Paper No. 124-2
Presentation Time: 2:05 PM
ENVIRONMENTAL CONTROLS ON SOCIETAL CHANGE OR SOCIETAL CONTROLS ON ENVIRONMENTAL CHANGE? USING HISTORICAL ARCHIVES AND SEDIMENTARY DATA TO INTERPRET 2700 YEARS OF ENVIRONMENTAL HISTORY IN CENTRAL ITALY (Invited Presentation)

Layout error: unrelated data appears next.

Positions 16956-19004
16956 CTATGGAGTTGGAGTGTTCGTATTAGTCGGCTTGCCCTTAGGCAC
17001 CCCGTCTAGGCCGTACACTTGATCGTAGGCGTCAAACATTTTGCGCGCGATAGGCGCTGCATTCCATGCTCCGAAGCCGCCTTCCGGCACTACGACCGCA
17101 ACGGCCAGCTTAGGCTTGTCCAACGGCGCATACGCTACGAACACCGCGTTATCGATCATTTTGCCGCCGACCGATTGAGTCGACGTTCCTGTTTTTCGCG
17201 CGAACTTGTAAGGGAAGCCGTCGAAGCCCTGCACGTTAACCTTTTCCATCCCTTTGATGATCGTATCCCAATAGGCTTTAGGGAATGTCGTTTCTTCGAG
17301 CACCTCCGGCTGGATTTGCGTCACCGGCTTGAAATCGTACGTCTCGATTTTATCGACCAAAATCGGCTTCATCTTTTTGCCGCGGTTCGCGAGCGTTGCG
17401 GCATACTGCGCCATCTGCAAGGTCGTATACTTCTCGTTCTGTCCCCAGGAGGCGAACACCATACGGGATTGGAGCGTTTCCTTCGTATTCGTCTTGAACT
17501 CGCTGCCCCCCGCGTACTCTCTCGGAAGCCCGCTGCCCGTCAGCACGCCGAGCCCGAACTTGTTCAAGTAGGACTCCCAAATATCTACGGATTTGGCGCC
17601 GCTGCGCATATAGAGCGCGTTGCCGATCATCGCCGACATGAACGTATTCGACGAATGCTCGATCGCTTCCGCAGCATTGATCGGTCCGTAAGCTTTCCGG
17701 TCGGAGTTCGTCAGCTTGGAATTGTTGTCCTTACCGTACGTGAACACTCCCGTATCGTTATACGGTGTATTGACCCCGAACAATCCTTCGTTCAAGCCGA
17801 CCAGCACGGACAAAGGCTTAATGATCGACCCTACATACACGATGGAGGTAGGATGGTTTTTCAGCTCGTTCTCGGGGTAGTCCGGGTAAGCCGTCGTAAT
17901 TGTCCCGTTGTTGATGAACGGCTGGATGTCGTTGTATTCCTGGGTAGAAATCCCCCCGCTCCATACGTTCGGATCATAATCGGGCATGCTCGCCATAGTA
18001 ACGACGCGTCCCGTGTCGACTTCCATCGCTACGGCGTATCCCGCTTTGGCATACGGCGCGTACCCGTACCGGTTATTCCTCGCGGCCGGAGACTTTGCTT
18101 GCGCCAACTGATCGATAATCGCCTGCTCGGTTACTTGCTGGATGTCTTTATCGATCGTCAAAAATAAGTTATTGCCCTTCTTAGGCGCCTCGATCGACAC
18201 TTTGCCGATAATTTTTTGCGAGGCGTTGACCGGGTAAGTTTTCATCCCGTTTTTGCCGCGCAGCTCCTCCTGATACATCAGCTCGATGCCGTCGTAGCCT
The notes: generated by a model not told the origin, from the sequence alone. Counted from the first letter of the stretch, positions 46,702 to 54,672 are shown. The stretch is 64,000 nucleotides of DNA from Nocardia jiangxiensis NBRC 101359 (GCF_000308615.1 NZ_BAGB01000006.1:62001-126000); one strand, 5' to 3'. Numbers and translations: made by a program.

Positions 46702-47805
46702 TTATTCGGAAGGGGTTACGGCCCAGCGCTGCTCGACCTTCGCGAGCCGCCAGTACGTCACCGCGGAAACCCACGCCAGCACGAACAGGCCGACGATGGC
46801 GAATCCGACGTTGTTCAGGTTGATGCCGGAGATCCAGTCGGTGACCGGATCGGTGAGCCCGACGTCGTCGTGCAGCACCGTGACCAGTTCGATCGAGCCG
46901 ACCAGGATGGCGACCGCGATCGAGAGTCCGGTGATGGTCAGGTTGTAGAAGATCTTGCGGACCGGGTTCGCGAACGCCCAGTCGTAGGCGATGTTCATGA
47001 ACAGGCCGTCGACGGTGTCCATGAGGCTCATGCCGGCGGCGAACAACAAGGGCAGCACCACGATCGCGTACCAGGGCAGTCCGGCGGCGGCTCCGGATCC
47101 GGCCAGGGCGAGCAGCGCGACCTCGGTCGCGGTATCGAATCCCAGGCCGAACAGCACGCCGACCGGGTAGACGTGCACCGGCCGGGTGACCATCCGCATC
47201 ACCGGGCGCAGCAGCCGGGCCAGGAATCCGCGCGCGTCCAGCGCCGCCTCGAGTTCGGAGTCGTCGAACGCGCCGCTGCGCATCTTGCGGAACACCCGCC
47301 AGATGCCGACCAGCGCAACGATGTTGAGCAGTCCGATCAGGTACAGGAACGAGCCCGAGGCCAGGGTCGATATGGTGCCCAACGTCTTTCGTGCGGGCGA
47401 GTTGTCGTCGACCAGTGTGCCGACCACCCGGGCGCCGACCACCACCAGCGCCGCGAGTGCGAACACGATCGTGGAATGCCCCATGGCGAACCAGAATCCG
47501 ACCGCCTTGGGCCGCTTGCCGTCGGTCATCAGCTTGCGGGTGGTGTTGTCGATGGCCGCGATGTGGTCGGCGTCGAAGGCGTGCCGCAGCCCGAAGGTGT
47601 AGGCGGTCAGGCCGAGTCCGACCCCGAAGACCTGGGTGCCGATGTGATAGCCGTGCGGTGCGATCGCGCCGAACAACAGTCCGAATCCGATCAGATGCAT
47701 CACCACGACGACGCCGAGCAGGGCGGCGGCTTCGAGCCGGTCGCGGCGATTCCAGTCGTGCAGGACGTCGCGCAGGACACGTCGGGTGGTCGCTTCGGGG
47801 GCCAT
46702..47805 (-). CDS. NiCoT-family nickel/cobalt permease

Abrupt climate change in the past is thought to have disrupted societies by accelerating environmental degradation, potentially leading to cultural collapse. Linking environmental controls directly to societal disruption is challenging because socioeconomic factors also impact the environment. Combining paleoenvironmental, historical, and archaeological methods provides for a more secure basis for interpreting past impacts of climate on society. We present pollen, non-pollen palynomorph, geochemical, paleomagnetic and sedimentary data from a high-resolution 2700 yr lake sediment core from central Italy and compare these data with local historical documents and archeological surveys to reconstruct a record of environmental change in relation to socioeconomic history and climatic fluctuations. We document cases in which environmental change is linked to local land management practices in the absence of climatic change, as well as examples when climate appears to have been the catalyst for significant environmental change. During the Imperial Roman period, despite a long period of stable, mild climate, and a large urban population in nearby Rome, our site shows only limited evidence for environmental degradation. Warm and mild climate during the Medieval Warm period on the other hand led to widespread deforestation and erosion. The ability of the Romans to utilize imported resources through an extensive trade network may have allowed for preservation of the environment, whereas during Medieval time, the need to rely on local resources led to environmental degradation. Cool wet climate during the Little Ice Age contributed to widespread land abandonment, challenges in draining wetlands, and rapid reforestation. Introduction of new hydrologic technology in 1600 CE allowed for drainage of land and clearing of forest for agriculture despite being within one of the coldest periods of the Little Ice Age.